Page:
Elizabeth Holmes, the beleaguered founder-and-chief of Theranos, has agreed to publish scientific data that will supposedly affirm the accuracy and reliability of its blood tests. But as a recent inspection report from the US's Food and Drug Administration (FDA) points out, things don’t look good.
Theranos, the makers of an innovative needle-free blood test, has been under intense scrutiny since the recent publication of a damning Wall Street Journal article alleging that the company has been using outside diagnostic equipment to conduct its own blood tests. It was also suggested that the company’s custom-built Edison machines have been producing different results than those generated by conventional diagnostic tools.
In defence, Theranos published a lengthy rebuttal last week dismissing the allegations and affirming its offering, though no actual data was presented to quell concerns. Now, under intense pressure to do so, Theranos CEO Elizabeth Holmes has agreed to publish the data.
As reported in the New York Times, Holmes made the announcement at a conference on Monday night sponsored by the Cleveland Clinic. She said that presenting the data would be more effective than trying to counter “unfair” articles in the media, adding that: “Data is a powerful thing because it speaks for itself”.
This represents a dramatic about-face for the company, which has been incredibly secretive about its proprietary blood test, which can accommodate numerous tests from a few drops of blood extracted by a simple finger-stick, rather than a needle in the arm.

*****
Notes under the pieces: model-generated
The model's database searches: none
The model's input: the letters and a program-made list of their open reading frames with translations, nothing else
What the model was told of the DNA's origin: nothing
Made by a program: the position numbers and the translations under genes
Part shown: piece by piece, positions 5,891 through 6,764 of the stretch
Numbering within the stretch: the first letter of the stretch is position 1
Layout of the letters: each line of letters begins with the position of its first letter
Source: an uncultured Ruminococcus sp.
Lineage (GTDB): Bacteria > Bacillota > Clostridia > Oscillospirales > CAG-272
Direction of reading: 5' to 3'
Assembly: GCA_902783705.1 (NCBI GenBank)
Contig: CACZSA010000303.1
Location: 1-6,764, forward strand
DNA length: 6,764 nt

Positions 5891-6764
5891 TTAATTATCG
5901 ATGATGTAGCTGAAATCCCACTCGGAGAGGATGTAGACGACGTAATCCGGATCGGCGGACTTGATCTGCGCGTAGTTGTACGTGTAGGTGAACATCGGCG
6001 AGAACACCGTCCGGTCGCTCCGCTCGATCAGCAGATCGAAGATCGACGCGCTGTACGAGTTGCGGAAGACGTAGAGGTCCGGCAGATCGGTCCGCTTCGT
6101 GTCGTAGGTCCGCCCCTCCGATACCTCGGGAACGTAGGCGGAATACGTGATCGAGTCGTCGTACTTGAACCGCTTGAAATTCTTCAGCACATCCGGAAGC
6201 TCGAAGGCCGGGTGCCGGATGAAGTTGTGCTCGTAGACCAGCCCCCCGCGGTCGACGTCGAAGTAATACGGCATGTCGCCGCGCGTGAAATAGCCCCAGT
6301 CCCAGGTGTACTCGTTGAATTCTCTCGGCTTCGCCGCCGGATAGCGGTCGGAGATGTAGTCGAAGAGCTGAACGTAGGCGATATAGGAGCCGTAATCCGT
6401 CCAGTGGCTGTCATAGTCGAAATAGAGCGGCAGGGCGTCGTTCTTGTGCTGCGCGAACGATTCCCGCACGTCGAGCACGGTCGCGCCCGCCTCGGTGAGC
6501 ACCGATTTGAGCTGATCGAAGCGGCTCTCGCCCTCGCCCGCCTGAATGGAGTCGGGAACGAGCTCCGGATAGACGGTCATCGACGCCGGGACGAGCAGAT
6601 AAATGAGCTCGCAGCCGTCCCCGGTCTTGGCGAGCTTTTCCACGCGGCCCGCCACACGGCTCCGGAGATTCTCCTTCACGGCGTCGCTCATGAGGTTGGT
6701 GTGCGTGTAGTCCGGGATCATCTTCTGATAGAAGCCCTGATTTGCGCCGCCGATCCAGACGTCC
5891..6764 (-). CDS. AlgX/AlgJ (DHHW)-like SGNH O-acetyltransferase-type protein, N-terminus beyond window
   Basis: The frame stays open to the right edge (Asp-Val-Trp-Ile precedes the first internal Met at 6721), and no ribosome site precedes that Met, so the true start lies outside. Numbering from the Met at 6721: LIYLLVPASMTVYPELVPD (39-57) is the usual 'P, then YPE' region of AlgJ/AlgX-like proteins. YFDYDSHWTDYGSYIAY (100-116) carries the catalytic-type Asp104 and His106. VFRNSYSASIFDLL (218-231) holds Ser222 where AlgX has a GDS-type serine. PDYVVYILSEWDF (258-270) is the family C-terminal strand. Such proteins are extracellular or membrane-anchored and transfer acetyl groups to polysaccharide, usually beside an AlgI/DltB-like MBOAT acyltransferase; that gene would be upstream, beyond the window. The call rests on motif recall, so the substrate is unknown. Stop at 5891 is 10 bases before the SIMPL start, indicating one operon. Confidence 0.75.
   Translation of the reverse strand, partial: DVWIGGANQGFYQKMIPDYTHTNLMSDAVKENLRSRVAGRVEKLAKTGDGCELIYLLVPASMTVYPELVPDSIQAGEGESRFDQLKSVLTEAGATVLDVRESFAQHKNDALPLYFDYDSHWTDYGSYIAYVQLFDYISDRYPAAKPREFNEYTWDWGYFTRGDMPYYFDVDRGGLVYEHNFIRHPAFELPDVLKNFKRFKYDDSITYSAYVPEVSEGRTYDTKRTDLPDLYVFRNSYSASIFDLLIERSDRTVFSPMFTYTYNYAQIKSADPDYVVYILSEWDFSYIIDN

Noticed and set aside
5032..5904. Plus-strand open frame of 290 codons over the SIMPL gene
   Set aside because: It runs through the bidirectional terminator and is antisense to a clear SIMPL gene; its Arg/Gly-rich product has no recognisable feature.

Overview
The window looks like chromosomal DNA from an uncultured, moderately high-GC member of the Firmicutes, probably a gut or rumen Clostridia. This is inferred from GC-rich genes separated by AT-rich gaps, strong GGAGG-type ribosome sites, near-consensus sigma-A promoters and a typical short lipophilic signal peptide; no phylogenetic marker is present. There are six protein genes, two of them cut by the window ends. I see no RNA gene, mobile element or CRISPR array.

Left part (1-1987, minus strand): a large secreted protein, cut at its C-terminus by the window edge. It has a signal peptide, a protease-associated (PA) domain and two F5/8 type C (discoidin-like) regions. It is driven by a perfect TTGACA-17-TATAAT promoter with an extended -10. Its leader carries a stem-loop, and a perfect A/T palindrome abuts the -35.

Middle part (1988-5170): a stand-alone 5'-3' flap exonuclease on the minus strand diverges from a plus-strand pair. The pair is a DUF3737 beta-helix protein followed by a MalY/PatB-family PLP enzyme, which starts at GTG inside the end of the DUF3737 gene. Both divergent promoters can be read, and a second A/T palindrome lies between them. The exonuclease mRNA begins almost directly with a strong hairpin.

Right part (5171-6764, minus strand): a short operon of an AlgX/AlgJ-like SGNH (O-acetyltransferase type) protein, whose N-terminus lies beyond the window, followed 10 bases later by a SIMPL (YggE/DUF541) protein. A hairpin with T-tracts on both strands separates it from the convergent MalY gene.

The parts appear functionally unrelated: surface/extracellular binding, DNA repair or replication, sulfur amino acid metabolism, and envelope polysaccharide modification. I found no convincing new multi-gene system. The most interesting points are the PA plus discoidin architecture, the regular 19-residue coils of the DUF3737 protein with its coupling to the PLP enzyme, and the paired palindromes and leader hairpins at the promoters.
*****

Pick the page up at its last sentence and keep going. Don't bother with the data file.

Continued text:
Holmes has said that her company’s primary concern is to submit data to the U.S. Food and Drug Administration instead of making its data public. But observers say this shouldn’t preclude the company from publishing its work in peer-reviewed journals.
“We were never against that,” said Holmes at the conference. “I just always believed that as the FDA decision summaries came out one by one with our data, that actually that would be so much more transparent a model.”
“But that’s OK,” she added, “we can publish our data, and so we’re doing that.”
The details of the data will be of great interest to a number of stakeholders, and drug giants Pfizer and GlaxoSmithKline.
But if recent inspection reports published by the FDA are of any indication, the Theranos story could start to get a lot worse. As reported in Vox earlier today, the FDA is taking issue with Theranos’s failure to sufficiently validate its technology, while finding a number of issues with the company’s lab protocols.
(Credit: FDA via Vox)
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